The first step to building a cross-functional workflow is to educate your teams on it. They should understand what it is, how it works, and why your organization needs it. It’s also important to help your employees see the value of this workflow to their specific job function and responsibilities, as it will give them more incentive to actively participate in it.

2. Catch Everyone Up

There’s likely a lot of work being done in your company that your employees don’t know about. This might be because the work is team or department specific, or because you’re battling silos. Either way, you should take some time to catch everyone up to speed on the projects being worked on across the organization. Not only will it help employees gain a deeper appreciation for other departments and teams, but it should also get them thinking about potential opportunities for collaborative processes and projects.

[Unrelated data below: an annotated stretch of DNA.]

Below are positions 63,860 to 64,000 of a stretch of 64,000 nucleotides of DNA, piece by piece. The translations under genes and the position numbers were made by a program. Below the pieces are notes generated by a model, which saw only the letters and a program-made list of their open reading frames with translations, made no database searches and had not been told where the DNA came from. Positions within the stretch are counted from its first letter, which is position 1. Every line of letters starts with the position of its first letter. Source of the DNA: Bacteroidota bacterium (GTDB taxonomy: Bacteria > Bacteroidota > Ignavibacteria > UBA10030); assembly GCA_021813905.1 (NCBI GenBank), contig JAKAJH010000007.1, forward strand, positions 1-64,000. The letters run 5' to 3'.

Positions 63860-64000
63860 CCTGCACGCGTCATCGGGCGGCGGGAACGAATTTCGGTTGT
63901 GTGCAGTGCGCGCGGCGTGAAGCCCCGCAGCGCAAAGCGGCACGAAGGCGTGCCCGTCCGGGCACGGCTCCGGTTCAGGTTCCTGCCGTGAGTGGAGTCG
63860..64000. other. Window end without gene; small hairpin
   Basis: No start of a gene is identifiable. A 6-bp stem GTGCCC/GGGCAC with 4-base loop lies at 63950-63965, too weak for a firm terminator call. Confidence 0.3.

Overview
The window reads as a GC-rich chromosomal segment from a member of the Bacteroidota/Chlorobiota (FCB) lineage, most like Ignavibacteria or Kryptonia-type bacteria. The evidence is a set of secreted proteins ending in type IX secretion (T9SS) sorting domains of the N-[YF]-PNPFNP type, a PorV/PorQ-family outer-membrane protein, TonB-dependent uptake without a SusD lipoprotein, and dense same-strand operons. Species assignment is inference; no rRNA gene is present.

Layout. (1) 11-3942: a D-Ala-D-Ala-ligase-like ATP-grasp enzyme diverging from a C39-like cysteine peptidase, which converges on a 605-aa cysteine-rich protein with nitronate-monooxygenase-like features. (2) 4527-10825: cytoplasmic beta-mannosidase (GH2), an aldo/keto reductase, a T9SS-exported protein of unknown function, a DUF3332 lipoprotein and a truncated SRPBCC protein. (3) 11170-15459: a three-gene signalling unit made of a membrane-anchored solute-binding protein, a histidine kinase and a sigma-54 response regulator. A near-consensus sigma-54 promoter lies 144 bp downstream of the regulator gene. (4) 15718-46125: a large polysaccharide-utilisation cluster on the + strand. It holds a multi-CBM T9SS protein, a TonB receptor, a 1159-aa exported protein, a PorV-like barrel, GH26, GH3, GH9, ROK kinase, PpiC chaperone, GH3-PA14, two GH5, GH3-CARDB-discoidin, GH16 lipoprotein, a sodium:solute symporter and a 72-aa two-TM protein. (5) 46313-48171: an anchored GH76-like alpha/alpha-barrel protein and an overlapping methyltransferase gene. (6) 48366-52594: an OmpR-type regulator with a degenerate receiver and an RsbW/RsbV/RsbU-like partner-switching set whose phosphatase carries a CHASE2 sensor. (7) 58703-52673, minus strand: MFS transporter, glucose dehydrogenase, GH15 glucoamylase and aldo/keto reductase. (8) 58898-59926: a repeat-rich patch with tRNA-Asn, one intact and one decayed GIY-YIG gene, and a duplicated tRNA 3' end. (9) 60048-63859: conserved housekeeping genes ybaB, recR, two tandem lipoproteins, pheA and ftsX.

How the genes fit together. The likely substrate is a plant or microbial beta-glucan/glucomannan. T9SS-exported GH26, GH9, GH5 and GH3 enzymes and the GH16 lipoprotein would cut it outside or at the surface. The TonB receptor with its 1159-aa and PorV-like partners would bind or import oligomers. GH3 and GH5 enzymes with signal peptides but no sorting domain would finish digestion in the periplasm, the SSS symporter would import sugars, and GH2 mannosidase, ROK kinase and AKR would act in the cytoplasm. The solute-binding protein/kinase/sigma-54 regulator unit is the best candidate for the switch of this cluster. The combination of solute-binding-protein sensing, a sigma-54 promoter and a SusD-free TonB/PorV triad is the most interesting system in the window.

This doesn’t have to happen all at once, though. In fact, it’s often better to stretch out this step over the course of a few weeks or months to avoid overwhelming people. Sometime during this process, you should also remind your teams about your company’s mission, vision, and goals. Doing so will refocus everyone on the big picture and help you kickoff your new workflow, successfully.

3. Make Introductions

Unless you’ve spent lots of time on team-building and cross-functional work before, your employees probably don’t know each other very well. This can be a major barrier to cross-functional collaboration, as familiarity is what breeds trust.

So, be intentional about making connections. Encourage your management teams to get to know each other better and find common ground. Advise them to connect their team members with other employees in the company who can help them solve problems. Any effort you make to introduce employees and build goodwill between them will help you build a solid foundation for your new organizational workflow.